John M. Edwards rides around into infinity with an amazingly industrious trishaw driver skilled in perpetual motion for a mere pittance (a pocketful of rupiahs) at the Sultan’s Kraton in Yogyakarta, Java, Indonesia.
At the Sultan’s Kraton in Yogyakarta, Java, Indonesia, I stood face to face with “The Great Man”–the Sultan himself! Since I was a known American “oil baron,” not a gas station attendant but part owner of a privately held oil and natural gas company based in Houston, TX, and New Orleans, LA, the Sultan was so kind as to go way out of his way in order to meet me in an outward display of friendship and courtesy.
What the stately Sultan–whose elegant wrinkles betrayed his advanced age and wisdom (with real worry lines acquired by actually really caring about his own people)–really thought about America itself, I dared not ask. For I had only an imperfect grasp of indonesia’s unique take on Islam, which sometimes seemed more Hindu, Buddhist, Christian, and even Pagan, allowing the largest population of Moslems (more than in all of the Mideast), in black fez-like kopiahs, to down alcoholic Bir Bintangs and practice free love upon unattended tourists looking for “local color.”
As we both listened to the impromptu gamelon orchestra with approval, he waved his hand magisterially as if he were some mysterious Magi (whatever that is).
Like heat lightning, an overaged man, who looked even older than the Sultan, driving a bicycle rickshaw, known also as a “trishaw,” peddled over to me. “Thanks!” I said, still glowing at the honor and privilege of meeting someone so high up on the Indo totem pole.
And then we were off to see the sites.
The amazingly industrious trishaw driver insisted on waiting for me as I polished off some Nasi Goreng and Ayam Sate and Gado Gado at the world-famous Superman Restaurant–not to be confused with the nearby Superman II Restaurant–supposedly owned and operated into infinity by completely different owners, immune to copyright infringement.
I kind of liked the idea of businesses that never went bust. I suppose this is one reason why there are so many “Caucasian” foreign devils, resembling “Hanuman the White Monkey” (wooden puppets of this demonically divine demiurge are always available in the marktplatzes), around here. We Westerners all purportedly smell like dairy products, practicing “Import-Export.” Which we all know is just international slang euphemism for “chronic unemployment.”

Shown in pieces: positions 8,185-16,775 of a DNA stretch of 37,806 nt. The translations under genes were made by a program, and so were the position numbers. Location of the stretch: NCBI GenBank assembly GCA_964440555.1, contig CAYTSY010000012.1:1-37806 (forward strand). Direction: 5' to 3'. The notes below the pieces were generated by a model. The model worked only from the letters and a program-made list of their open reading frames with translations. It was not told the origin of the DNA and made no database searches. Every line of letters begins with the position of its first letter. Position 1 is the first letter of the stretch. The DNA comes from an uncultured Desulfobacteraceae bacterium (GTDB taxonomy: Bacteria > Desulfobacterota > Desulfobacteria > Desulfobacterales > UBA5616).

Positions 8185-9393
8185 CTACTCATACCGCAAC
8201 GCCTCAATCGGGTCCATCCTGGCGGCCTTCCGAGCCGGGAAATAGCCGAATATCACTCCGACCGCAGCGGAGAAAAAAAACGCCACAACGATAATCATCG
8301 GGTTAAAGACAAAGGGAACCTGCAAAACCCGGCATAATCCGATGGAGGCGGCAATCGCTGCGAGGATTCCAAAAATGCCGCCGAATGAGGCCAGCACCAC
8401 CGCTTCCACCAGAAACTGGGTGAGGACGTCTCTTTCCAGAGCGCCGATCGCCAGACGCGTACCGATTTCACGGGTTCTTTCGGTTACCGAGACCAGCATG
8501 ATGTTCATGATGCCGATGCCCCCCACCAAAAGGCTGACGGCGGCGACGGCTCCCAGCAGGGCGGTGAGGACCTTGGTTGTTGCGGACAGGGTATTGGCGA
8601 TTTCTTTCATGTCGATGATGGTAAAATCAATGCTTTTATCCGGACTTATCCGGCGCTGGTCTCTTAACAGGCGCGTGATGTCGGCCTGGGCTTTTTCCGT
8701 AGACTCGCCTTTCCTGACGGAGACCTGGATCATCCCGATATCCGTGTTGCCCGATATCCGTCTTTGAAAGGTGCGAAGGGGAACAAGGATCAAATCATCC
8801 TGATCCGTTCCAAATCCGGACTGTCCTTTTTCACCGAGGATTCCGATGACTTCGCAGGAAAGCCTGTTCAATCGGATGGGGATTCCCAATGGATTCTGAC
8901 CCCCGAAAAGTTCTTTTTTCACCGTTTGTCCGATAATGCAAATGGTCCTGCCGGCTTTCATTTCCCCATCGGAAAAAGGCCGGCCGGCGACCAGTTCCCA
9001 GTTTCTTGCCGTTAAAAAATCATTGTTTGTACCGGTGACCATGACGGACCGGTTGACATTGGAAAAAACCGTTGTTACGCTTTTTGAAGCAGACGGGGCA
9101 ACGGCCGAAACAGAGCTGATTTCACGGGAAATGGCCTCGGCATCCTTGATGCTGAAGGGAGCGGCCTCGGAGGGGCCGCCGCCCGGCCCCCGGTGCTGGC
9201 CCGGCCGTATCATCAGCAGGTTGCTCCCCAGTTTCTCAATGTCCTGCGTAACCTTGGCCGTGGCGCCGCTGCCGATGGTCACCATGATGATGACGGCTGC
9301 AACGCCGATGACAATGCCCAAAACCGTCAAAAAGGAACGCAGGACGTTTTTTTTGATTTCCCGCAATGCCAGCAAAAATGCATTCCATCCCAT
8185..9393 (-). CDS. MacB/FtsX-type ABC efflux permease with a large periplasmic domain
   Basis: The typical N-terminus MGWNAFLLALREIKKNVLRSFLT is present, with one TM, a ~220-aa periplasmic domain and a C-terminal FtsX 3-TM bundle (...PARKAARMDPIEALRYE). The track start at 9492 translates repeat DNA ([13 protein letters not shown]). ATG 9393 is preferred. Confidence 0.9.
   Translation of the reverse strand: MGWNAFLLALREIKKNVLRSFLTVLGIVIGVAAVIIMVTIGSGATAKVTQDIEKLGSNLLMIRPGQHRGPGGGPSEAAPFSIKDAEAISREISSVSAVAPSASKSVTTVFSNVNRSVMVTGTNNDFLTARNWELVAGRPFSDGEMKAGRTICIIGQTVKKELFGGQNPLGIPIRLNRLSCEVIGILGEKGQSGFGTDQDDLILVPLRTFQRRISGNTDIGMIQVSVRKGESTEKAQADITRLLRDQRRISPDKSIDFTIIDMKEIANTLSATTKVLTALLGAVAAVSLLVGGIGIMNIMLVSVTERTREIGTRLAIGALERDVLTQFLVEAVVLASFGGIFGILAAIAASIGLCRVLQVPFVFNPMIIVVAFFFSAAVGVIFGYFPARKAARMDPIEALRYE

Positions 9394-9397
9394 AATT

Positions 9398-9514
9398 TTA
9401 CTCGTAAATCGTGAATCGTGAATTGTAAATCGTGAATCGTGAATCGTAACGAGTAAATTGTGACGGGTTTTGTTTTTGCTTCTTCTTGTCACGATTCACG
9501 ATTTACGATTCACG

After chowdown, I was unsure how many rupiahs to palm off. But the aged tour-de-farce just laughed and scrunched up his shoulders, in effect saying, “It’s up to you?”
Now that I liked.
Having spent the day riding around “Jogja” (city slang), I felt like a real demigod in a winged chariot from some marvelous metaphysical poem by Andrew Marvel. Hello? The driver was huffing and puffing, riding uphill, turning his head occasionally with a betel-stained smile, eyes flashing wildly like those of a canny unforgetful elephant.
At last we reached our final depot, The Batik School which I had written about later for Transitions Abroad, but which I was unsure was ever published because I had been on the road for way too long to check back with their editor, the legendary late Clayton Hubbs. (The online website, Transitions Abroad Portal, is now run by Gregory Hubbs.)
Inside the dilapidated colonial building, as Dutch as Heineken, clogs, tulips, and The Polders (whatever they are), I entered into an empty hallway, ears suffering from echolalia. “Hello-o-o! Hello-o-o!”
In a room filled with finished fabrics, ready to be sold at the beach resorts of Bali, Lombok, and the Gilli Islands, I introduced myself to some young Canucks, who had signed up for a week to learn the ancient art of “canting,” wherein the weird patterns emerge after applying hot wax and varietal dyes to the fabrics. Live and let dye!
Finally reaching the denouement of my predestined version of “Mr. Toad’s Wild Ride,” while we flew down a patchy hill at a considerable amount of mph, we arrived in some wrinkle of time right back in front of the Sultan’s Kraton.
Once again the kingly Sultan stood right before me magistorially with a dreamy smile soldered on his face.
I paid the amazingly industrious trishaw driver a considerable sum in rupiahs, as he just stood there like an electric-shock victim not knowing how to react. “Selamat pagi, Mister John!” he crowed in thanksgiving.
Then I stepped once again into the Kraton complex, feeling a numinous spiritual uplift not unlike the impact of receiving an acceptance letter from Time or Newsweek, or a seat at the “Algonquin Roundtable” over at The New Yorker.
Yay! I almost felt like I had just escaped from being an unpaid extra in an upcoming sequel to “The Year of Living Dangerously.”